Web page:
Additional theories of taste perception come into Western consciousness from Eastern thought. Asians generally add "hot" (the capiscum or capsaicin taste of chili peppers; see chemesthesis below) to the four basic tastes. At the beginning of the 1900s, Japanese scientist Kikunae Ikeda identified this sensation as more complex and variable than merely hot. He isolated one element that causes this taste in meat, milk, mushrooms, and seaweed broth as the amino acid glutamate and called the sensation "umami."

Rather than a specific taste, umami is best described as a distinctive quality or completeness of flavor. The nearest English equivalent would be "savory" or "delicious." Oriental food often gets umami, its "complete" flavor, by the addition of monosodium glutamate (MSG).

The scientific journal Nature published an article in the Spring of 2002, reporting that American scientists Charles Zuker and Nick Ryber identified a taste receptor for amino acids, supporting the idea of Umami. Wine typically contains from one to four grams of amino acids per liter. While still controversial, there are ongoing studies of umami and it is an emerging consideration in food and wine circles.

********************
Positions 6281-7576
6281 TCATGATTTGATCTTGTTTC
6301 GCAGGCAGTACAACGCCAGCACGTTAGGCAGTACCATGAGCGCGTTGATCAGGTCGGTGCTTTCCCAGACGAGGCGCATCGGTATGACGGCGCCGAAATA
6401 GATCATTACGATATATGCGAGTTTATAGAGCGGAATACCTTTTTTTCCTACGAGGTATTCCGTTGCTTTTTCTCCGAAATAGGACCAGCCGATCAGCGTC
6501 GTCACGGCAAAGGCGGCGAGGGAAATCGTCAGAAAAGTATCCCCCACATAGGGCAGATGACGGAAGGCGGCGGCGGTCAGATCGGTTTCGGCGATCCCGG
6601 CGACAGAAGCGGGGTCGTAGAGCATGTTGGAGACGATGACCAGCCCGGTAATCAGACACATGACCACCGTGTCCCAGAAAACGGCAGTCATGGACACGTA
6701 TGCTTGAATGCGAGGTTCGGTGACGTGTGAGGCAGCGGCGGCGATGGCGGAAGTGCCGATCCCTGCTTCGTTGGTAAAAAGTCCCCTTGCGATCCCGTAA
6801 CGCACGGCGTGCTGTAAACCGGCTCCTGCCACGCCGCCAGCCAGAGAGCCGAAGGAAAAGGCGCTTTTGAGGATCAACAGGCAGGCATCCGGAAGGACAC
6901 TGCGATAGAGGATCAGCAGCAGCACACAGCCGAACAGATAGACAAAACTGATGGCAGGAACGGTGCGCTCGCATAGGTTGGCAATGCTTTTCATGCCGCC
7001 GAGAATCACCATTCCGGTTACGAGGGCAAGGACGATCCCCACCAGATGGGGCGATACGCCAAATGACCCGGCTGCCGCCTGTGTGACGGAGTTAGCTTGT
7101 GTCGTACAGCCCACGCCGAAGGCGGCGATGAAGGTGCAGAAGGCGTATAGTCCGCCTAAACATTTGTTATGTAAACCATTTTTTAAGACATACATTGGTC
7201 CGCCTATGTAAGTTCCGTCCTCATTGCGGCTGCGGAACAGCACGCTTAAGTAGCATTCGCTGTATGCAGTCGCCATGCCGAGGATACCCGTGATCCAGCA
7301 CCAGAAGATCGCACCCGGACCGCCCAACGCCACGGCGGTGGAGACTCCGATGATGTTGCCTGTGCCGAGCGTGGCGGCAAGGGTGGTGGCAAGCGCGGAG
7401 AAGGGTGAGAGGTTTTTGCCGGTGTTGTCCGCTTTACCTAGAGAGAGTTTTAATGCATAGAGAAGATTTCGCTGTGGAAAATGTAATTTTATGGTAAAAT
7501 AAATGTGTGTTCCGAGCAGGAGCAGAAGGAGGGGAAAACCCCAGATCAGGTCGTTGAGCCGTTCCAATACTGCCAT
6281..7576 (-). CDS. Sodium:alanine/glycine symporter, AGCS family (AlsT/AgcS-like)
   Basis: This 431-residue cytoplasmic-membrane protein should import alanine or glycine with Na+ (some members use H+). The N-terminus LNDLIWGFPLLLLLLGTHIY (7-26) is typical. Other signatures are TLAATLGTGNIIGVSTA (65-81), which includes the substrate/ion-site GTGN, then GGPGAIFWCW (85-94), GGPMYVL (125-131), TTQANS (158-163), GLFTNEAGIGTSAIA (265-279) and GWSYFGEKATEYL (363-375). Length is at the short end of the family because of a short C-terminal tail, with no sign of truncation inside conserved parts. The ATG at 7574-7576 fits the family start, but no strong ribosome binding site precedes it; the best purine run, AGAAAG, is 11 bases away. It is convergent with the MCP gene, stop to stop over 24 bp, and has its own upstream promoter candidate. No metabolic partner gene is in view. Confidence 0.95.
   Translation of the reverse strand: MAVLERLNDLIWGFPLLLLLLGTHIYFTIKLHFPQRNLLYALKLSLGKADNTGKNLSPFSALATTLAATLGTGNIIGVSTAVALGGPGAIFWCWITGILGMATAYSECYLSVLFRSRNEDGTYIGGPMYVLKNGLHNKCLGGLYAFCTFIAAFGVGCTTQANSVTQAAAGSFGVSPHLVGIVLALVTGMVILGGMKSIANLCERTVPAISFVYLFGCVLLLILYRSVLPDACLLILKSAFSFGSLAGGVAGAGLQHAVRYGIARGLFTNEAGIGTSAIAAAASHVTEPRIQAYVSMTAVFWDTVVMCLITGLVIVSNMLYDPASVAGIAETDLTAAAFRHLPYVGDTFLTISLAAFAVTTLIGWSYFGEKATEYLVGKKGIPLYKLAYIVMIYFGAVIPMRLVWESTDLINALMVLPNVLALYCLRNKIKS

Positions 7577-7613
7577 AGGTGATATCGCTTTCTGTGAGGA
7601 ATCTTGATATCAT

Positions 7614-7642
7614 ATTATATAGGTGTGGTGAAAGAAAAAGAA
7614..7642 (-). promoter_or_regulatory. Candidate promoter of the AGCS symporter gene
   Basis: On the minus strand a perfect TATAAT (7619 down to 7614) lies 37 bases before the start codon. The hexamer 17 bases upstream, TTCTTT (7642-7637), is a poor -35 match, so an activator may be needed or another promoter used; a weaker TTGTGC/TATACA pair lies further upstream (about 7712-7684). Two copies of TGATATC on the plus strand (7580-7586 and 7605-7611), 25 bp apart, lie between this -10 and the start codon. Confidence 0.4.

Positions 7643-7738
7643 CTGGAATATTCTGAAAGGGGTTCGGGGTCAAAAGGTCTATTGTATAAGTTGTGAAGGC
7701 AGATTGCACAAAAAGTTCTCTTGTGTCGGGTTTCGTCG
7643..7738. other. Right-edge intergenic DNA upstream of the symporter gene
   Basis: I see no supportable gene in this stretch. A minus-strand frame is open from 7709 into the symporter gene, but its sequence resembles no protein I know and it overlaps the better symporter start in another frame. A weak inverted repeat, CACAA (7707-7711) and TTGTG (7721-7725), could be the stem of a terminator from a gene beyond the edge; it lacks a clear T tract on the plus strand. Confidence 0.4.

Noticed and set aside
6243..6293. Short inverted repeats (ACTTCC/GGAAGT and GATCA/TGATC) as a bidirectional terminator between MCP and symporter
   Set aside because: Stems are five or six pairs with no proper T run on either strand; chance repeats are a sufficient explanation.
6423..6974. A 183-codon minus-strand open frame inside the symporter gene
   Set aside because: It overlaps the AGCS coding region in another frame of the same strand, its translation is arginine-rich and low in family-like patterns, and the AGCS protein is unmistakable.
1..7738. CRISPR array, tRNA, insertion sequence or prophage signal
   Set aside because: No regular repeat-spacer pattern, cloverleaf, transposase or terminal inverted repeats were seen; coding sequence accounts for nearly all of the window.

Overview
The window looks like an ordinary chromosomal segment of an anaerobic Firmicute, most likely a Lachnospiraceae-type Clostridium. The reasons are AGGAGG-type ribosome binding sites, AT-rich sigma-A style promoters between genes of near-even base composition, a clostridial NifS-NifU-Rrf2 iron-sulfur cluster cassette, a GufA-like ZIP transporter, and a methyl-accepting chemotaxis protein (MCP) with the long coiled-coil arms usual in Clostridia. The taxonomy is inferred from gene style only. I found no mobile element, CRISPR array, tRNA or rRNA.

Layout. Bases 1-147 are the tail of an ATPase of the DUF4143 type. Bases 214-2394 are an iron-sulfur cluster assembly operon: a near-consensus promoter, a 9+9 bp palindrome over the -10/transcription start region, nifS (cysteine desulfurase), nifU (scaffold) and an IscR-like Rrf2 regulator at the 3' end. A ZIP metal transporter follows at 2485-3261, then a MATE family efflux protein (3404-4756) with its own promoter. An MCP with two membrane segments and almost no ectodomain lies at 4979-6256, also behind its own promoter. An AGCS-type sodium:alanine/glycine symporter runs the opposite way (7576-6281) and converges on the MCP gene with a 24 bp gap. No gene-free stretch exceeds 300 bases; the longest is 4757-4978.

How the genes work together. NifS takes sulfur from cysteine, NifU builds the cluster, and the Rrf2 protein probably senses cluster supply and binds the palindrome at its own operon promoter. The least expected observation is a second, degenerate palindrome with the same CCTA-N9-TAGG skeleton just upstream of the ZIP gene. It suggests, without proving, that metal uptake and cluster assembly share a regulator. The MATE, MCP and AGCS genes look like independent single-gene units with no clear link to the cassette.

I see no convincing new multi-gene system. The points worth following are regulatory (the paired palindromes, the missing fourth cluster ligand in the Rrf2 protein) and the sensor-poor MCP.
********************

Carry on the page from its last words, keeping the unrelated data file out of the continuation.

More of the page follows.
THREE - FEELING: Texture, Body, Tannin, Alcohol and Temperature
The sense of touch figures in the overall flavor impression by conveying temperature, texture and pressure, the feeling differences that exist between cold iced tea and hot coffee, between plain fruit punch and carbonated soda, between filtered and unfiltered apple juice, between smooth pudding and crunchy cookies, or between the burn of jalapeño or the cool of menthol. These sensations of touch, irritation, or thermal differences are called chemesthesis and may be experienced in the eyes, mouth, nose, or throat. Much of the touch information of flavor is conveyed to the brain through the trigeminal nerve.